interests by equal luimbers of representatives who agree on an umpire and thus complete the organiza- tion.
Compulsory Arbitration. — Sentiment through- out the powerful industrial nations seems to be unanimous against compulsorj' arbitration, which involves legal enforcement of decision. Labour unions, employers, and representatives of the public generally, in the United States, and in Europe as well, agree in opposing it. The sentiment against it is
C.irticularly strong in the United States, as is shown y the amount of testimony collected by the Industrial Commission. Compulsory investigation and decision with publication of facts and of decision is frequently favoured where great interests are involved, as in interstate commerce, and not a few are found who favour enforcement of decision where both parties invoke arbitration. New Zealand alone has at- tempted full compulsory arbitration. The reasons alleged against compulsory arbitration are numerous. It appears to invade the property rights of the em- ployer, or the personal liberty of the labourer, since the former might be compelled by law to pay wages against his will, and the latter might be forced to labour in .spite of himself. It is difficult to make the action of compulsory arbitration reciprocal, since the employer is more easily held than the labour union, unless the latter be incorporated and be made finan- cially responsible, a condition from which the unions usually recoil. As arbitrators would not be gov- erned by a rule of law, it is feared that sympathy with the weaker party might sway them, and that they would be inclined to "split the difference", thereby ensuring some gain to labour, a prospect which, it is said, might encourage strikes and prompt unreasonable demands. It is claimed that decisions unfavourable to labourers would tend to strengthen an already-growing suspicion of govermnent and of courts. Furthermore, the employer sees in com- pulsory arbitration divided jurisdiction in his busi- ness, interference of outsiders who lack technical knowledge, probable overturning of discipline, and a weakening of his position, points that were made with some feeling against Cardinal Manning in his mediation in the great Dock Strike. Fear is ex- pressed that employers would be driven to organize for self-protection, that they would be inclined to raise prices, or adulterate products, in order to offset losses sustained by adverse decisions of arbitration courts. There are in addition constitutional diffi- culties which in most modern nations might make the operation of compulsory arbitration difficult, even if the public were to accept it. It is urged in favour of compulsory arbitration that the prospect of it would inevitably create a more conciliatory attitude of mind in employer's and labourers, that common fear of undesirable results would develop the practice of trade agreement and conciliation, that society would thereby gain finally legal guar- antee of industrial peace, and would be spared the enormous losses, confusion, and violence that result from strikes. The modified forms of compulsory arbitration — enforcement of decision when both parties agree to submit to arbitration, and compul- sory arbitration where vital public interests are immediately concerned, as in interstate commerce — avoid many of the objections and appear to promise good results.
Voluntary Arbitration. — That opposition to compulsory arbitration is directed against the com- pulsory feature, and not against arbitration as such, IS seen from the practical sympathy, and even en- thusiasm, with which voluntarj- arbitration is re- ceived. In the United States, which may be taken us typical, we find organized labour speaking strongly in favour of voluntary arbitration. It deplores strikes, provides careful scrutiny and a tliorougli test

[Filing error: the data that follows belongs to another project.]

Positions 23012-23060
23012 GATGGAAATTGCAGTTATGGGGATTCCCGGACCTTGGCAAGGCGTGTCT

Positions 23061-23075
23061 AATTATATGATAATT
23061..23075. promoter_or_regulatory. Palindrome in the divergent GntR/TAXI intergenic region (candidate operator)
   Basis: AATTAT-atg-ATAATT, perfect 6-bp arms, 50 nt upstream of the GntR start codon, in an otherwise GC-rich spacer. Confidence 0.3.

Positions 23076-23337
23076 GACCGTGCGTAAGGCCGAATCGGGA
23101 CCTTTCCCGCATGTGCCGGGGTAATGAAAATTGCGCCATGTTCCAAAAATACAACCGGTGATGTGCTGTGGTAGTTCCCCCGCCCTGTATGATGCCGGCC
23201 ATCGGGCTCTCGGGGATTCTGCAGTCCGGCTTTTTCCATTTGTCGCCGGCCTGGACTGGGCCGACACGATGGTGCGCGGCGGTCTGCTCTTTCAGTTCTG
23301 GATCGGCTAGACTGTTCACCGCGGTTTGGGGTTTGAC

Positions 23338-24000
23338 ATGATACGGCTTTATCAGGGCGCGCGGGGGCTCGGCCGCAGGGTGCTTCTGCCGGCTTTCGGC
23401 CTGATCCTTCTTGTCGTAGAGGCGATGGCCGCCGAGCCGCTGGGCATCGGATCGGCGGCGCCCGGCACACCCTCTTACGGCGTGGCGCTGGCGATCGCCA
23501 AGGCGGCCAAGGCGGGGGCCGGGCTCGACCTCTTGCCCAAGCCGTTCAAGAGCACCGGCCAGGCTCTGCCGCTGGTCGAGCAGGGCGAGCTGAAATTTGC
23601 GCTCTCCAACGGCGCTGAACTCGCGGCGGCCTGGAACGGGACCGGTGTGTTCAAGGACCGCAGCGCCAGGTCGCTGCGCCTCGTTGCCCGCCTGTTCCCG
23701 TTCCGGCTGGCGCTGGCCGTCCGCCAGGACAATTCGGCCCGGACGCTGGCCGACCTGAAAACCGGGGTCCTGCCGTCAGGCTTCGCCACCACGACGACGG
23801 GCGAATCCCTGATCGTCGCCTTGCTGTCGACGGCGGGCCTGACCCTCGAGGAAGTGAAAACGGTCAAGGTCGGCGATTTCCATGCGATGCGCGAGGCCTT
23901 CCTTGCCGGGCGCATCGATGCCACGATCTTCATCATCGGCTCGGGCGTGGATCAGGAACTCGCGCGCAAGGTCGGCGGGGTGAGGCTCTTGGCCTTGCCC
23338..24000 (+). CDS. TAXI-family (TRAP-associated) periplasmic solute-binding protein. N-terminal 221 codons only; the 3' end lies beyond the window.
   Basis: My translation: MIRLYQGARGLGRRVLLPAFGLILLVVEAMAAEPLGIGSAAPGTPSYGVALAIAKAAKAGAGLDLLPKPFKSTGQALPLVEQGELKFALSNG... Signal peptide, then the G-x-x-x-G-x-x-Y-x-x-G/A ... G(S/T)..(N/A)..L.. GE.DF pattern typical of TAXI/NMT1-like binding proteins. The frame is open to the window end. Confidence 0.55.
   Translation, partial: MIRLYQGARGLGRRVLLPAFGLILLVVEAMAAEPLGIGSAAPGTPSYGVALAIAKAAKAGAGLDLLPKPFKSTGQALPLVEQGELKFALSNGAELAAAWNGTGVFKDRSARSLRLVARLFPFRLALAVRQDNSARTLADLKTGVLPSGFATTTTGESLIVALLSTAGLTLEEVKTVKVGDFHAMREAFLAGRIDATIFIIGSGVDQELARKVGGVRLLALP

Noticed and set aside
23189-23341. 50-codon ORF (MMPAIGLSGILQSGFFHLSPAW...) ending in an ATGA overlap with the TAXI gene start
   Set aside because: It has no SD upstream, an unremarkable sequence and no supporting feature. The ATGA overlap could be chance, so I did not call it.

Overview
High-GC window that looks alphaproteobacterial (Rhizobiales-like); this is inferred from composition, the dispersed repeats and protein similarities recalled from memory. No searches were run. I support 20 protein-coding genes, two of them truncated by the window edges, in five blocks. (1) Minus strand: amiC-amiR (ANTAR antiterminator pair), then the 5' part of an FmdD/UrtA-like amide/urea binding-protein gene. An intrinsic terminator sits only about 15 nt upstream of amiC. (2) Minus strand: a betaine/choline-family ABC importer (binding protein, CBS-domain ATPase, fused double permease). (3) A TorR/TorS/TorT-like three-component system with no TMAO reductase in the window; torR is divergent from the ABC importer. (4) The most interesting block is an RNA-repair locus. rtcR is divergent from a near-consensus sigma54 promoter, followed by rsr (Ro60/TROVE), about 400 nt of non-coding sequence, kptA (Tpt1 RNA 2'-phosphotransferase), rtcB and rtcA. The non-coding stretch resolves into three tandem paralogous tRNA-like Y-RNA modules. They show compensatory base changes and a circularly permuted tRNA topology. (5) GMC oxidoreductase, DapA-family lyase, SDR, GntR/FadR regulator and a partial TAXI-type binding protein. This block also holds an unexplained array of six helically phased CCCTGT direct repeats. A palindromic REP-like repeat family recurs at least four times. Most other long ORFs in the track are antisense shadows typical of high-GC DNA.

of feeling before permitting strikes, and generally pro- vides for appeal to conciliation or arbitration. Mr. Gompers, President of the American Federation of Labour, said before the Congress of Industrial Con- ciliation and Arbitration in Chicago, in 1894: "As one who has been intimately and closely connected with the labour movement for more than thirty years from boyhood, I say to you that I have yet to receive a copy of a Constitution of any general organization, or local organization, of labour which had not the provision that, before any strike shall be undertaken, conciliation or arbitration shall be tried; and, with nearly twelve thousand local trade unions in the United States, I think that this goes far to show that the organizations of labour are desirous of encouraging amicable arrangements of such schedules and conditions of labour as shall tend to peace." This is fully corroborated by the Industrial Commission, which said in its report, six years later, that "the rule of local and national trade unions, almost without exception, provides for conciliatory negotiations with employers before a strike may be entered upon ". In nearly all trade agreements a provision is made for conciliation or arbitration whenever minor disputes of any kind arise. As to employers, one should recall that all employers who stand in friendly relations w'ith union labour, either informally, or formally, in trade agreements, are presumptively favourable to arbitration. The em- ployer who refuses to recognize or to deal with the labour union is inclined not to favour arbitration, since it involves recognition of the union. He may be willing to meet a committee of his men and hear complaints, and even grant demands, but his method is not that of arbitration. The following, from the Principles of the National Association of Manu- facturers, adopted in 1904, is typical. The Associa- tion "favours an equitable adjustment of the differ- ences between employers and employees by any amicable method that will preserve the rights of both parties", though at the same time the Associa- tion declares that it will permit no interference by organizations. The Republican National Platform of 1896, as well as the Democratic, declared in favour of arbitration in interstate-commerce controversies. Nothing on the subject appeared in either platform in 1900. The Republican platform of 1904 contained only an endorsement of President Roosevelt's media- tion in the Coal Strike of 1902, while the Democratic platform declared directly for arbitration without qualification. A remarkable expression of public opinion in the L'nited States is seen in the creation of the National Civic Federation which has held a number of national conferences in the interest of industrial peace. Representatives of employers, of labouring men, of political life, of churches, of academic circles, have met in these conventions and their endorsements of attempts to establish industrial peace, through trade agreements, conciliation, and vohmtaiy arbitration, have been unanimous and enthusiastic. The Protestant Episcopal Church in the United States has a standing Committee on Labour and Capital whose duty it is "to hold them- selves in readiness to act as arbitrators should their services be desired between the men and their em- ployers with the view to bringing about mutual conciliation and harmony in the spirit of the Prince of Peace". The action of Cardinal Manning in the Dock Strike in London, in 1SS9, together with his great elTorts to establisli boards of conciliation in the London District; the presence and activity of Archbishop Ireland in the National Civic Federation: that of Archbishop Ryan in the Philadelphia strike, in 1S96; the work of' Hisliop tjuigloy in the strike of 1899, in Buffalo; of Hishup Hurke in the Albany strike, in 1902; that of Bishop lloban. of Scranton, in the street-car strike of 190:?. and in 1906; the